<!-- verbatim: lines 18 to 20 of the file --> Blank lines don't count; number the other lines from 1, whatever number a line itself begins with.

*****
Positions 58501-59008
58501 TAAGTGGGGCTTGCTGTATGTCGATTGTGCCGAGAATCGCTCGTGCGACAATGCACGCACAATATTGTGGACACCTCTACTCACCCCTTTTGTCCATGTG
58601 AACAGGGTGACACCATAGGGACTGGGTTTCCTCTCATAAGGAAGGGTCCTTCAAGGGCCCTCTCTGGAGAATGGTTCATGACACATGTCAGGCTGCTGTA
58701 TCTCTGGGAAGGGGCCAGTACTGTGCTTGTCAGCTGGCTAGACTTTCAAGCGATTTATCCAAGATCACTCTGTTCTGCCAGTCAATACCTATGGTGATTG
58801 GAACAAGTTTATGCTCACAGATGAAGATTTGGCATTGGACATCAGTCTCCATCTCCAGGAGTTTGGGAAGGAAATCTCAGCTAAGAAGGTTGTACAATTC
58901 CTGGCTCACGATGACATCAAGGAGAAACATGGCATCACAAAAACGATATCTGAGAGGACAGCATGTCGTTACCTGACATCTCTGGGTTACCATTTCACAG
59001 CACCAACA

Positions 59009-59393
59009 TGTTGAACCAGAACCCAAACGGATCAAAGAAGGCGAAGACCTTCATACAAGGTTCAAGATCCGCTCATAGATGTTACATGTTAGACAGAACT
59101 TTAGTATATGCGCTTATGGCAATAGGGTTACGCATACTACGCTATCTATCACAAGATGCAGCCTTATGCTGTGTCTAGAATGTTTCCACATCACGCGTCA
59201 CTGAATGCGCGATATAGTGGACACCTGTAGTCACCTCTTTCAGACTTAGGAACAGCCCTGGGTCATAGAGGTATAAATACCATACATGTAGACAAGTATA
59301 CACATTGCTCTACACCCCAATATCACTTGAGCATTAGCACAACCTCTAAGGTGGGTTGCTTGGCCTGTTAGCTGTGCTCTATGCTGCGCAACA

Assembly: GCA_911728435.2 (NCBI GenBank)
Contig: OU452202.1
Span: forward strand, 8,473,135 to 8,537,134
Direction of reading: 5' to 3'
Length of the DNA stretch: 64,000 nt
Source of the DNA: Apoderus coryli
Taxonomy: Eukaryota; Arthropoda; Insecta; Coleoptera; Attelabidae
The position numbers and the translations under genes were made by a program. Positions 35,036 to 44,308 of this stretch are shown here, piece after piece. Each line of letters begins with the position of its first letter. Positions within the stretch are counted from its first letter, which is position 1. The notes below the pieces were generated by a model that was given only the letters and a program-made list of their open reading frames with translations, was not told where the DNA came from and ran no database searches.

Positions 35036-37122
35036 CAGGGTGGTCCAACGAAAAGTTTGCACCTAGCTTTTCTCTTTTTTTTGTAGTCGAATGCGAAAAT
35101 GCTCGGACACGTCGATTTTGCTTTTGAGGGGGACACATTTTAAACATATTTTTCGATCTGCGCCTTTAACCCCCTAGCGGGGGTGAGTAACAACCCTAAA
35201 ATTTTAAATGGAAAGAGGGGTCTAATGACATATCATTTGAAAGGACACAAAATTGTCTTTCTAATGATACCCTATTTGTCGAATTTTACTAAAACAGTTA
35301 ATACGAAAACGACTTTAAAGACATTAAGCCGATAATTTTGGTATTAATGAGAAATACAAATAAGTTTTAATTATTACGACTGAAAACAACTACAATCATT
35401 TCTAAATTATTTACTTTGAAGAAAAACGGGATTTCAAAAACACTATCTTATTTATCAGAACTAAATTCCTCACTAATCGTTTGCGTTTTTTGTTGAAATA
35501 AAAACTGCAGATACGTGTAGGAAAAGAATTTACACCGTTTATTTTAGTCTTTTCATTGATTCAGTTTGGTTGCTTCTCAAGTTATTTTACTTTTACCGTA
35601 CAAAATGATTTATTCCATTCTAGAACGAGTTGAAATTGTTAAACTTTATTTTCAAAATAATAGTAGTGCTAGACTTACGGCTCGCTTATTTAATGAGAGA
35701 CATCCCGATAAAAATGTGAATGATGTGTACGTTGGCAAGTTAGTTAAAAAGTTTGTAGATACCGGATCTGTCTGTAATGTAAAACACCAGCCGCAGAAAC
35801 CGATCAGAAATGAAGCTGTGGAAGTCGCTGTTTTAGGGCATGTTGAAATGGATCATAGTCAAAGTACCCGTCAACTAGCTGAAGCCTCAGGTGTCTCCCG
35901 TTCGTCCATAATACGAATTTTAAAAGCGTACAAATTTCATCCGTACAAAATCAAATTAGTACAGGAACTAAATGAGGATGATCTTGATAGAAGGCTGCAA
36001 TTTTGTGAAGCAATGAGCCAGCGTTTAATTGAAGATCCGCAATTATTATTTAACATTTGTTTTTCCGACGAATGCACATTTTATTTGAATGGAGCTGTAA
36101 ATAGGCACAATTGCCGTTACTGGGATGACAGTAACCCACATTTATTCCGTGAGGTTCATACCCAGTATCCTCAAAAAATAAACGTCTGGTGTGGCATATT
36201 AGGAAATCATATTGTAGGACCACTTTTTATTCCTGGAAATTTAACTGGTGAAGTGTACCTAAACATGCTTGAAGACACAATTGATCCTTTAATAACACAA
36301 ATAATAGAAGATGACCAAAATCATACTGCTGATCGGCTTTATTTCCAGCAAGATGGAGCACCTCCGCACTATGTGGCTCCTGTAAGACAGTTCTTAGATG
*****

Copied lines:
Source of the DNA: Apoderus coryli
Taxonomy: Eukaryota; Arthropoda; Insecta; Coleoptera; Attelabidae
The position numbers and the translations under genes were made by a program. Positions 35,036 to 44,308 of this stretch are shown here, piece after piece. Each line of letters begins with the position of its first letter. Positions within the stretch are counted from its first letter, which is position 1. The notes below the pieces were generated by a model that was given only the letters and a program-made list of their open reading frames with translations, was not told where the DNA came from and ran no database searches.